- convert both to orthonormal bases (A,B above), ignoring the translation component for now.
- use the inverse == transpose trick to find the inverse of the first transform (A
^{T}), then apply (multiply by) the second transform(B) - (...fudge the translation component (not shown)...)

The transpose is equal to the inverse only if it's an orthonormal matrix - to project vector line onto another, it's a simple dot product. What's more each axis in an orthogonal frame is independent, so that's all we need - 9 dot products, or one matrix multiplication.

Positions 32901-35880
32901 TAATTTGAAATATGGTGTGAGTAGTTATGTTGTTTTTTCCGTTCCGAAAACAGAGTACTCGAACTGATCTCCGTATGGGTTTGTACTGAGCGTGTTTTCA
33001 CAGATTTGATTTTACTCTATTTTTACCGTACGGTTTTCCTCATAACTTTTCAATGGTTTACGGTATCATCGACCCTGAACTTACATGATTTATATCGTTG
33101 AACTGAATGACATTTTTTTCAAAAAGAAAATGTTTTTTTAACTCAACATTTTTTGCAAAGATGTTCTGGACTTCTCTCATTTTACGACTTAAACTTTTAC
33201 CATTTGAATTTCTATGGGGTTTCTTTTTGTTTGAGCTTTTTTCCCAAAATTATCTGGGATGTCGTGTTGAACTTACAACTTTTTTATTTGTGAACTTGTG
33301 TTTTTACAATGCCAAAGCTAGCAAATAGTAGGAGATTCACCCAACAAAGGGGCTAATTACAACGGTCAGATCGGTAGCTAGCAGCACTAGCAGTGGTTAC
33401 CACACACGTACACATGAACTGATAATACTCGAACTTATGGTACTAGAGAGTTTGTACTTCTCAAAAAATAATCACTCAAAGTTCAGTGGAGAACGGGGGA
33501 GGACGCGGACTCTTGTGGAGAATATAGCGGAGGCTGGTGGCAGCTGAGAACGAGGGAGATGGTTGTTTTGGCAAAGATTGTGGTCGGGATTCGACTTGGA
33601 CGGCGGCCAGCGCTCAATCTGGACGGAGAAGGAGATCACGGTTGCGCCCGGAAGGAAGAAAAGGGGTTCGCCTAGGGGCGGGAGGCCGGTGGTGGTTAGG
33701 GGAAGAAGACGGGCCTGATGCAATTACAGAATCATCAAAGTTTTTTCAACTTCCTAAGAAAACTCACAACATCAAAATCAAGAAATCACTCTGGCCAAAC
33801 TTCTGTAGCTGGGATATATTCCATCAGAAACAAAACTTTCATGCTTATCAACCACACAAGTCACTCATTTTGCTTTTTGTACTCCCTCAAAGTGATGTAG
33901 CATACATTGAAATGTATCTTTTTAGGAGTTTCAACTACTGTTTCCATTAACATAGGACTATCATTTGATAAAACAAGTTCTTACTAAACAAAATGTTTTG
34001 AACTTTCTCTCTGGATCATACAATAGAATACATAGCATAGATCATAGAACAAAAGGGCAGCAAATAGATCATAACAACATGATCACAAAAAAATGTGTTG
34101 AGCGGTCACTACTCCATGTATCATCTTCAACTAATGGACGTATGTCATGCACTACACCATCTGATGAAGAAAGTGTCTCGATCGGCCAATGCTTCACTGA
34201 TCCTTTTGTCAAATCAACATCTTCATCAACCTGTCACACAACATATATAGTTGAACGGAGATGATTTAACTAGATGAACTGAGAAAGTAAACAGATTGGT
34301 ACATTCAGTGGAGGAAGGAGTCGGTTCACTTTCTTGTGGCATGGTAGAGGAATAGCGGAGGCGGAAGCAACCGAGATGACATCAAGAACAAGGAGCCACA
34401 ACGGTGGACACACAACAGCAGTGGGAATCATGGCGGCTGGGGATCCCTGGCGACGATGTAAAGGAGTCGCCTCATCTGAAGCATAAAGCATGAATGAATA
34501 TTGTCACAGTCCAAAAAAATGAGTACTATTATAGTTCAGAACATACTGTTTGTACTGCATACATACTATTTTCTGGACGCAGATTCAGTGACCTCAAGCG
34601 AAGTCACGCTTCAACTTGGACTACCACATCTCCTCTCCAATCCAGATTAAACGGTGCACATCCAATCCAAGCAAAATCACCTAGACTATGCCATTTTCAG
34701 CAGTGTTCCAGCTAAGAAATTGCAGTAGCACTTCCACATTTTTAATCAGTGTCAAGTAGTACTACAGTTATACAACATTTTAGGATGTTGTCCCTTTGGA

Sounds neat!

ReplyDeleteAny chance of a worked example to make things crystaline?

Say you have the standard frame - x,y,z

ReplyDelete(1,0,0)(0,1,0)(0,0,1)

Then to convert a point into the standard frame, from the standard frame, multiply by:

1000 T

0100

0010

0001

=

1000

0100

0010

0001

:P